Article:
The birds and the bees

By: Justin Russell | August 20, 2015

Apple blossom
Photo: Justin Russell

Pollination is one of those topics that seems to mystify a lot of gardeners. My guess is that most people understand the basics, that pollination is essentially plant sex and involves the fertilisation of a flower in order to produce fruit. The specifics of how various plants are pollinated is mind boggling. 

Take my favourite fruiting tree, the apple. Only a tiny portion of the 3000 or so named varieties in existence are what botanists call monoecious, that is, self pollinating (“mono” equals one). Most apple varieties are dioecious (“di" equals two). They require another apple nearby that flowers at the same time in order for pollen to hitch a ride on a bee’s legs from one tree to another.  

At the other end of the spectrum, there is a small group of apples with three sets of chromosomes. These are known as triploids, and their sex lives are a bit more complicated than usual. Unlike diploids, which can give and receive viable pollen, triploid apples are selfish - they can only receive, not give. In practical terms this means while triploids can be pollinated by a second tree nearby, they cannot pollinate in return. 

Here’s a specific scenario. A common triploid is Bramley’s Seedling, a famous cooking apple that originated in England. Imagine you are growing Bramley with Fuji, Japan’s most famous apple. Your Fuji tree will pollinate your Bramley, but poor old Bramley is sterile and can’t return the favour. If you want to get fruit from your Fuji, you’ll need to plant a third variety, let’s say Granny Smith, Australia’s most famous apple (yep with triploids, sex is often a horticultural menage a trois). Fuji and Granny will fertilise Bramley, but because Bramley’s pollen is a bit iffy, Fuji and Granny also have to pollinate each other. Saucy stuff, apple sex.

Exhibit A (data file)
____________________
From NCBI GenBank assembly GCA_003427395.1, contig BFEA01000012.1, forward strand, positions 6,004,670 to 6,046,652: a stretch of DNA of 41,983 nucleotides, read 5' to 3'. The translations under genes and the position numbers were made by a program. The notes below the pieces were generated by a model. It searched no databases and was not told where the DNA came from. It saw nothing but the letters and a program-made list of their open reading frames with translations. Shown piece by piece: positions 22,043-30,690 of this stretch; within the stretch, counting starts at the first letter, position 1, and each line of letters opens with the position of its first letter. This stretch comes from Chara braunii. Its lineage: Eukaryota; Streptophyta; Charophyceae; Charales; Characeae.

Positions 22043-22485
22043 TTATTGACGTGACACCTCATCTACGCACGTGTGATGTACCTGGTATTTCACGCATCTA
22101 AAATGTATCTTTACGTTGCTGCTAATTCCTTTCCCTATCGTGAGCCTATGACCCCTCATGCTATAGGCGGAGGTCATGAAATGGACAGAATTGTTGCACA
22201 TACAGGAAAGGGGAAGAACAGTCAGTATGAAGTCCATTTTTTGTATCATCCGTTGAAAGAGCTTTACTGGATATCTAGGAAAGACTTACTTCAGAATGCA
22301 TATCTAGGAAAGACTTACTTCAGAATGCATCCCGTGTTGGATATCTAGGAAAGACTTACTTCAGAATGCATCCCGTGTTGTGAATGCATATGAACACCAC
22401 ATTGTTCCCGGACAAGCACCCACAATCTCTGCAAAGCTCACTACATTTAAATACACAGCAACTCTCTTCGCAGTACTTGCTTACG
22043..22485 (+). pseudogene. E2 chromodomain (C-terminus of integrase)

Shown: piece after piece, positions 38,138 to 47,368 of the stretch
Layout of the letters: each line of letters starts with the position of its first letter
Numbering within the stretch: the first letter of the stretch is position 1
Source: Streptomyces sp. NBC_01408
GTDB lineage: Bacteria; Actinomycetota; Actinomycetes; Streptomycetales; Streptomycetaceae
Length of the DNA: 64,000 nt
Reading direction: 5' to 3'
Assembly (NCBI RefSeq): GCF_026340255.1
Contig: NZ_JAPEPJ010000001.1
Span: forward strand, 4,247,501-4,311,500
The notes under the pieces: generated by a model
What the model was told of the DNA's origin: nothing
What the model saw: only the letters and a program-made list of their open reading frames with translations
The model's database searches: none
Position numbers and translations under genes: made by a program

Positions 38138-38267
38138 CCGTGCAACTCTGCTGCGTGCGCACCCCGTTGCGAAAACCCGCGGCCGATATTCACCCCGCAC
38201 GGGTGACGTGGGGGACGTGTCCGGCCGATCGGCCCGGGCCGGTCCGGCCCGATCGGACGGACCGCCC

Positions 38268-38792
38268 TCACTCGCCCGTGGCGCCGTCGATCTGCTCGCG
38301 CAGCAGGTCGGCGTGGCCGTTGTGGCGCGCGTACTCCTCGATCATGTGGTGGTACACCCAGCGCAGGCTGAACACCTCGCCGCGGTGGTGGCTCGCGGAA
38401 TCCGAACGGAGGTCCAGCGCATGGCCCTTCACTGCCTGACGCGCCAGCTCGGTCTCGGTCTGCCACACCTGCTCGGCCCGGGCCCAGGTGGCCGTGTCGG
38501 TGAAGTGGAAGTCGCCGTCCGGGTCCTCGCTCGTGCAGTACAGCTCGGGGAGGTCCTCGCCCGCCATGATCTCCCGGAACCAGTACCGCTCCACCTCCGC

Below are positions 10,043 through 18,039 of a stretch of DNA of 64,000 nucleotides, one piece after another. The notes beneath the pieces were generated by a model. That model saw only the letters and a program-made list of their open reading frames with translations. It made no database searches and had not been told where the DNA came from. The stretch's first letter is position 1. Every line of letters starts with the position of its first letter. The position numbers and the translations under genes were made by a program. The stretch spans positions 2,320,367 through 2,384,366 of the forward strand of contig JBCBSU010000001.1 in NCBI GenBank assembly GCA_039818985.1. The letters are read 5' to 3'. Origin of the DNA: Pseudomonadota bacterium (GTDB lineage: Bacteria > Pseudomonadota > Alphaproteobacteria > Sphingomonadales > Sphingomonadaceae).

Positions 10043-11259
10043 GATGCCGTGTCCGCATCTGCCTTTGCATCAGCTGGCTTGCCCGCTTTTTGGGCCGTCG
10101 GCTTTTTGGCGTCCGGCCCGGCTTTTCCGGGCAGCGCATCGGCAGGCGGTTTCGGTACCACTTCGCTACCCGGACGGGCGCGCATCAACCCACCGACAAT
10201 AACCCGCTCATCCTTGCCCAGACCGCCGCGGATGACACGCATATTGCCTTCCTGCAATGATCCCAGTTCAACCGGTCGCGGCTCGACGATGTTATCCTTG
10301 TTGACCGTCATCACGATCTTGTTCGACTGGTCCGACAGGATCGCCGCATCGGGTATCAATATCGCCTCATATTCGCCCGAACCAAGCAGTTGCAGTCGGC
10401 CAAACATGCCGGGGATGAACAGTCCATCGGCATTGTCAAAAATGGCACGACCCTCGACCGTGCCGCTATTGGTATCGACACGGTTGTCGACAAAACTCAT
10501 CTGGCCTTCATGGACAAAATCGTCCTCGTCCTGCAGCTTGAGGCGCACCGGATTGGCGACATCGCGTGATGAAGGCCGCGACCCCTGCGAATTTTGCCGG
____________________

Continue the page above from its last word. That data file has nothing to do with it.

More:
Each species of fruiting tree has specific requirements in the loving department, and each cultivar within a species can vary. Some almonds are self pollinating, for example, but some aren’t. It pays to know which is which, and this is where the advice of a good nurseryman/woman is vital. They’re plant match-makers in disguise, and know the ins and outs of who is compatible with who. 

The final part of the pollination puzzle is the means by which pollen is transferred from tree to tree. Honeybees are the most well known pollen carriers, but other insects play a role in pollinations as well. My apple trees are usually buzzing with native bees during blossom season, and though these little critters aren’t as efficient as the honeybees, they are present in much greater numbers and make a big difference. All of these insect pollinators are vulnerable to toxic pesticides such as Confidor, so unless you want to imitate a bee by hand pollinating each and every flower in your orchard, I’d suggest you find ways to encourage your pollinating partners to thrive.

One more thing to note: Some plants within the Fagaceae family of plants, which includes hazelnuts and chestnuts, are fertilised by the wind. If it sounds like the most poetic kind of plant sex imaginable, you’d be right. Pollen from male flowers literally floats on the breeze and is ensnared by female flowers, which are fertilised and produce a delicious crop of chubby little nuts.

 

Related topics

Organic Gardening, Animals & Insects, Solving Problems, Fruits & Nuts, Spring, GROW, Fruits & nuts
View all

More articles by Justin Russell